First Lady Laura Bush and Preston Sharp from Extreme Makeover: Home Edition
CHRIS OCHSNER/KANSAS CITY STARS/ABACA
Extreme Makeover: Home Edition got a special guest star during a taping Tuesday: First Lady Laura Bush.
"It's going to take all of these (volunteers) working together to help people rebuild their lives," Bush said in the hot and crowded Biloxi (Miss.) Community Center, where a mountain of donated clothes covered a stage in preparation to be handed out.
The first lady – with Preston Sharp, a designer on the ABC reality show, at her side – greeted storm victims and dispensed the donated items from large plastic bins, the Associated Press reports.
While her husband's administration has been criticized for initially appearing detached from the relief effort – the president himself later accepted the blame for the government's slow response to the catastrophe of Katrina – Mrs. Bush said she was encouraged by the way governments, private organizations, faith-based groups and individuals were helping ease the suffering caused by the Aug. 29 hurricane.
Katrina killed at least 220 Mississippians, displaced as many as 1 million people in Mississippi and Louisiana, and left major damage along the state's 90-mile coast. "Extreme Makeover," which usually remodels homes for needy people with compelling stories, arrived in the region to help distribute items donated to victims.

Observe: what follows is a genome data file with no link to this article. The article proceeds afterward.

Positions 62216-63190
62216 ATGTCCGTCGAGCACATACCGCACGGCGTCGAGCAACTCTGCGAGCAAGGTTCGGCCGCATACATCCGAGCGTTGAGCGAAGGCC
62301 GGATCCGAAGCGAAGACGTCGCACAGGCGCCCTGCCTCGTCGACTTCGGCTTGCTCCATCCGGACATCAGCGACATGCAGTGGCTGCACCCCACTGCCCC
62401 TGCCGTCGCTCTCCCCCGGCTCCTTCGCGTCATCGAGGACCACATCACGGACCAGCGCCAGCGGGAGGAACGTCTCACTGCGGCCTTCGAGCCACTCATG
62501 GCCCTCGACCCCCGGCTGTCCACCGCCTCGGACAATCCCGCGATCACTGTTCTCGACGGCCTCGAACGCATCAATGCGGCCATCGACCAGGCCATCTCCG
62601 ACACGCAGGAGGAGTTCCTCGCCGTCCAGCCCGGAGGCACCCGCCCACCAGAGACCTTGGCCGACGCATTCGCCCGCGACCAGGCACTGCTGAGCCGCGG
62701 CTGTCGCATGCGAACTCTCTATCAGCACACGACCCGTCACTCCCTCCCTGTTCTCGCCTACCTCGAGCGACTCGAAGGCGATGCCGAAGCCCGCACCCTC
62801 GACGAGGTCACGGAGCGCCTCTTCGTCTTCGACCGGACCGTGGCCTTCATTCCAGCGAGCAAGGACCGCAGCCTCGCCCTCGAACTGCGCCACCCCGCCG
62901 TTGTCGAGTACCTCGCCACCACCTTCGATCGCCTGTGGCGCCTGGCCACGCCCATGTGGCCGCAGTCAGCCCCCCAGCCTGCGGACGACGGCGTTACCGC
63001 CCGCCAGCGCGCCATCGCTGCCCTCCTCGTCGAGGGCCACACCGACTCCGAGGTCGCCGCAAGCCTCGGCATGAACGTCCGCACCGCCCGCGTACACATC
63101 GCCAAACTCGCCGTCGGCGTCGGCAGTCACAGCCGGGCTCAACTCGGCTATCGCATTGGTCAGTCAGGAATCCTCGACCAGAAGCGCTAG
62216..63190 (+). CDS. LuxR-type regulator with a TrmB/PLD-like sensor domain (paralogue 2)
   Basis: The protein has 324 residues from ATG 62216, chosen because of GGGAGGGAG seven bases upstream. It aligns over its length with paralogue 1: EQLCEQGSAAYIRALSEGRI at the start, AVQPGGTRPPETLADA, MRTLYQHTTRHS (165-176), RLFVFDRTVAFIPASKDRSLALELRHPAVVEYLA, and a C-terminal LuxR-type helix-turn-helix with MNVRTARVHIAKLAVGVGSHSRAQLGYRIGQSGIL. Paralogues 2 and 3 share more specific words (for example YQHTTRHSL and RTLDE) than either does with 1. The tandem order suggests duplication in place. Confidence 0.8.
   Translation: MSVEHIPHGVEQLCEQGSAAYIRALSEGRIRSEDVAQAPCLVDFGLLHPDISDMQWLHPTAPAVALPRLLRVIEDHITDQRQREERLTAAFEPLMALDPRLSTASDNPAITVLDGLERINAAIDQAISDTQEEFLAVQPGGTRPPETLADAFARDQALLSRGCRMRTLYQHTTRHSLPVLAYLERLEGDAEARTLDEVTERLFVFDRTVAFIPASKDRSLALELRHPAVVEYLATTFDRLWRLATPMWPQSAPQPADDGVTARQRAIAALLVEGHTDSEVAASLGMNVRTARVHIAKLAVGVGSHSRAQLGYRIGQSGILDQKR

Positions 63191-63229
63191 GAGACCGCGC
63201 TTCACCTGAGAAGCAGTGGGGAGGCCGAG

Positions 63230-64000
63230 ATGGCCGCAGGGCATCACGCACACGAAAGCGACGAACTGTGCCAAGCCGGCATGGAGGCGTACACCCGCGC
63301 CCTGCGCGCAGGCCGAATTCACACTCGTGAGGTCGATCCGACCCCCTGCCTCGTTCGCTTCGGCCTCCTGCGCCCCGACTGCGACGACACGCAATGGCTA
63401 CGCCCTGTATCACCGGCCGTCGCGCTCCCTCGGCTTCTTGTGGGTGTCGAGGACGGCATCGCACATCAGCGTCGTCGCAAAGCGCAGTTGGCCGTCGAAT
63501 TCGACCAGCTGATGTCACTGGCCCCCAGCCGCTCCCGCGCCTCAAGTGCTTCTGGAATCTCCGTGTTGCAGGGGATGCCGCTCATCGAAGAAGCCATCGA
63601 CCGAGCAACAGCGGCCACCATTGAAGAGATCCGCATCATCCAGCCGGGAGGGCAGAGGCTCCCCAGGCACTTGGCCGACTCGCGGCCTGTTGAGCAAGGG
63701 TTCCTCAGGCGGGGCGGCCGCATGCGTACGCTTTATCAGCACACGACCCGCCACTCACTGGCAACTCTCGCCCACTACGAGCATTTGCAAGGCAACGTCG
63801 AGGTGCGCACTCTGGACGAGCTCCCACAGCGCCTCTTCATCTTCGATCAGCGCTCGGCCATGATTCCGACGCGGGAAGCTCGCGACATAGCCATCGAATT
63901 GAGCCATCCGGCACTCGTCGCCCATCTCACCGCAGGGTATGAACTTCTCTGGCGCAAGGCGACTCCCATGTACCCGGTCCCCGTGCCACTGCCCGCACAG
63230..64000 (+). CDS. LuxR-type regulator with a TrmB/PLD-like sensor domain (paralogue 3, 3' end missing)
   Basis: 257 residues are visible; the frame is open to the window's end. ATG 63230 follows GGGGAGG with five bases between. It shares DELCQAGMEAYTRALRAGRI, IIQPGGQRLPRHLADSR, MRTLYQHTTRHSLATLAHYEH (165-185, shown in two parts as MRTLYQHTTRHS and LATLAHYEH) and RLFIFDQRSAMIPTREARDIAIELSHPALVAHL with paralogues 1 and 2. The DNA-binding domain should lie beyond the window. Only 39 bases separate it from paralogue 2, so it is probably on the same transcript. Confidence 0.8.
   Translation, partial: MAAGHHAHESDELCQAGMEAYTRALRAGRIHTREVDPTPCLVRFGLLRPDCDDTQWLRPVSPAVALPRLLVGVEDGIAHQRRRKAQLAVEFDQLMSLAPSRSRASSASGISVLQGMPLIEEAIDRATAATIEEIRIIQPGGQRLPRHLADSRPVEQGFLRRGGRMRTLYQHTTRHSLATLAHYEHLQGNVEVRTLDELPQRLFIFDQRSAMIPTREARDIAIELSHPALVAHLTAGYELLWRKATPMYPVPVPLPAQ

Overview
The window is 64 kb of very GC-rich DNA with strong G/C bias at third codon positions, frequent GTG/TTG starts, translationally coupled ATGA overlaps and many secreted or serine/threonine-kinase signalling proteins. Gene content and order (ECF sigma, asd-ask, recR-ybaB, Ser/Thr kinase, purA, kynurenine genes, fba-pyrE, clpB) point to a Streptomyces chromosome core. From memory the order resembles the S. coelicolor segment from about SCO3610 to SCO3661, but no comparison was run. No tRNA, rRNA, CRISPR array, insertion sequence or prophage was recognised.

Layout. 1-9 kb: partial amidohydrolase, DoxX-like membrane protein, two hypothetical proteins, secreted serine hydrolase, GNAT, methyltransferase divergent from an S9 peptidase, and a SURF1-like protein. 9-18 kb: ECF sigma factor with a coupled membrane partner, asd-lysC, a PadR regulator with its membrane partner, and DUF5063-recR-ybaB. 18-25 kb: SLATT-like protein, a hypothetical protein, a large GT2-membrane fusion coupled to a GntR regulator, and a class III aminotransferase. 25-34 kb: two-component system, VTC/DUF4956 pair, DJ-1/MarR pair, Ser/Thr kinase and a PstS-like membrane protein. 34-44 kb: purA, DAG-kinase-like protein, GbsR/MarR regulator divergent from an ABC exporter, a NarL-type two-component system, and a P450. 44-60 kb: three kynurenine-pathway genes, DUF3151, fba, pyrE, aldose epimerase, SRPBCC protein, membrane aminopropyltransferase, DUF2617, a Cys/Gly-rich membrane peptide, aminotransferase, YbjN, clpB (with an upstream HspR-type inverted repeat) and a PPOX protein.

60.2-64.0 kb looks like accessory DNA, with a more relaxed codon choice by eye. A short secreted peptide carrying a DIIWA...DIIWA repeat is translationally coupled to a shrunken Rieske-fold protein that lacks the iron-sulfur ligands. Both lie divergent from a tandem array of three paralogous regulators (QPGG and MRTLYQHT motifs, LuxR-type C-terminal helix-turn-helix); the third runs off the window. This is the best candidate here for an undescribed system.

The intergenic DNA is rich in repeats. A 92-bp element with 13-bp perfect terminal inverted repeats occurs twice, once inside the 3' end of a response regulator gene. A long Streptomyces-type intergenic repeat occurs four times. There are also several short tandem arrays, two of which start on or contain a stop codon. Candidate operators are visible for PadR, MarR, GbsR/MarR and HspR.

Before Mrs. Bush entered the community center where the show was filming, a director shooed away both victims and volunteers from the doorway, instructing them how to react as her entourage entered.
"Act surprised!" he said above the din, AP reports.
Mrs. Bush previously visited the Mississippi town of Poplarville with her husband to view damage. On Tuesday, she was struck by the extent of the devastation in Biloxi, where virtually every building was damaged and mounds of rubble lined the streets.
"It really is heartbreaking," she said.
A spokeswoman for the first lady, Susan Whitson, said the Extreme Makeover segment with Mrs. Bush would likely air in early December. The New York Times reports that the delayed scheduling of the episode is intentional, because TV viewers will again need to be reminded to help hurricane victims by then.